The lack of acceptance, psychological safety, and equity in recognition for promotion means that women are moving to non-STEM industries as they report feeling isolated and excluded from their peers.
The glass cliff
Women and people from ethnic minorities are more likely to be chosen to lead a company, sports team, or even country when it is in crisis mode. The glass cliff is the phenomenon that women are given opportunities for executive leadership roles when men don’t want to take them. The company might be in a crisis or the opportunity is highly risky, so when women take them on, they are metaphorically balancing on the edge of a cliff.
We believe it’s unreasonable to expect women in the C-suite to fix failing companies, and yet, this phenomenon still exists 18 years on. Research from the University of Missouri found investors who are planning on changing companies are far more likely to go after one’s headed up by women. This illustrates that when it comes to leadership roles and competency, men and women are perceived and treated unequally.
How organisations can support women in leadership roles: 5 strategies to advocate for women in leadership
There is no one-size-fits-all solution for unconscious gender bias and achieving equal opportunity for leadership positions. Here is a list of some strategies that may help businesses strive for equality in their organisation.
1. Assess the executive culture.
By creating an inclusive executive culture, businesses can create an inclusive pathway to leadership and management for talented and highly motivated women. This involves removing harmful workplace norms, open recruitment strategies and equal opportunity preparation so individuals are skilled to strive for career development. Take a look at our diversity and inclusion programs at Inkling.
2. Push for systemic change.
Support from the top is necessary to create a holistic approach for women to succeed across the board. We need help from the leaders at the top to create policies and procedures to create a systemic, structured, and bold approach to inclusion.
Want to get involved? The International Women’s Development Agency (IWDA) is using its expertise to undertake advocacy and push the Australian Government to review its contribution and take transformative action.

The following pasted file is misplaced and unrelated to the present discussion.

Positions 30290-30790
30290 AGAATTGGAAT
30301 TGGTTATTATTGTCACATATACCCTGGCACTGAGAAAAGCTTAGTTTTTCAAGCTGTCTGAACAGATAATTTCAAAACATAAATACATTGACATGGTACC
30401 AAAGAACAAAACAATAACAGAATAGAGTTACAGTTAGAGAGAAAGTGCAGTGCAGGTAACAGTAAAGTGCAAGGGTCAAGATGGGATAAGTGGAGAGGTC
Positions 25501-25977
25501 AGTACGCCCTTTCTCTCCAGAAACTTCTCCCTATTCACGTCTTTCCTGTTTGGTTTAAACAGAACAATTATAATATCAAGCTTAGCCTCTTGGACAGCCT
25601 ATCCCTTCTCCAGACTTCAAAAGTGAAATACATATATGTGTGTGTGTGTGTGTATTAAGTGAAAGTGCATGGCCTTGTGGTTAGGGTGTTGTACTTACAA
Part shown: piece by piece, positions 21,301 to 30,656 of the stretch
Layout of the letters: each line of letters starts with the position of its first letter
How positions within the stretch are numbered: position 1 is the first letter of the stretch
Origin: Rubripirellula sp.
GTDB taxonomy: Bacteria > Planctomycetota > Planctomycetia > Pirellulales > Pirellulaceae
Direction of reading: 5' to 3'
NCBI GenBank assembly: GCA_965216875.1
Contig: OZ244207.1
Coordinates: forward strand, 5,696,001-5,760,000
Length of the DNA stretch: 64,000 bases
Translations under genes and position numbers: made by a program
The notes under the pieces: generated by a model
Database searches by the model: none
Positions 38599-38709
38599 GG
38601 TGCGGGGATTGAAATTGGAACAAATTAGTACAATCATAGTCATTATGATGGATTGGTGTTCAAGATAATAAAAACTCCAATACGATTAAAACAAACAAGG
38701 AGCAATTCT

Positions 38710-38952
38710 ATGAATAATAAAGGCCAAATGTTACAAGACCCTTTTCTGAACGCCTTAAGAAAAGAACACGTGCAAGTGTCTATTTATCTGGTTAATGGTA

3. Advocate for your female colleagues.
Leaders have a responsibility to ensure men and women have equal opportunities in an organisation, especially for leadership roles. Being “the only one” as in the only female present in a group is a common experience for many professional women. Where 1 in 5 women say they are often the only woman or one of the only women in the room at work and this experience is known to increase anxiety, pressure and a fear of making mistakes. Leaders can challenge this by being transparent about available leadership positions, advocating for women when they are “the only one” and building women up to feel confident in their skill set.
4. Be an ally.
Men supporting women can be incredibly powerful in pushing for societal change. Dated and misguided definitions of feminism are of the past and it’s up to men and women today to work collaboratively in order to achieve true equality. Make sure your female colleagues are heard, challenge the narrative that women who speak up are ‘bossy’ and celebrate women’s accomplishments and you have taken a step in the right direction.
Further reading: The importance of allyship in the workplace and how to be a better ally
5. Workshop opportunities.
Targeted and tailored development opportunities are a great way for organisations to develop their workplace to be more inclusive. At Inkling, we are committed to helping businesses elevate their employees and build a cohesive workplace culture that subsequently promotes the success and achievement of business objectives. From initial concept through to measuring post-program outcomes, we partner with you to deliver seamless learning experiences focused on diversity, inclusion, and psychological well-being. Learn more about our tailored womens leadership solutions here and how we partner with you to design an impactful development experience for your team.
Further reading: How to empower emerging female leaders at work
Inkling’s core principles and approach to women’s leadership development
There is a demand for targeted women’s leadership development because of the unique intersection of experiences they bring to their role. These experiences are unlikely to be addressed in mixed-gender learning opportunities, and yet they are extremely powerful when conducted amongst women.
Our approach to women’s leadership development involves addressing the micro-inequalities prevalent in society. These include awareness of intersectionality which is planted in historical oppression and microaggressions towards minority groups having to code-switch and change their persona to be better perceived. At Inkling, we know that culturally and gender diverse leadership boosts performance, and yet organisations are struggling to unlock the potential of their women leaders.
Building on our experience as ‘Inkling Women’ in our earlier years, we take an evidence-based approach to tackle this challenge from all angles and help organisations build an inclusive culture and help women build their confidence and thrive in their careers.
Get in touch with the Inkling team today to find out more about our tailored women’s leadership development programs.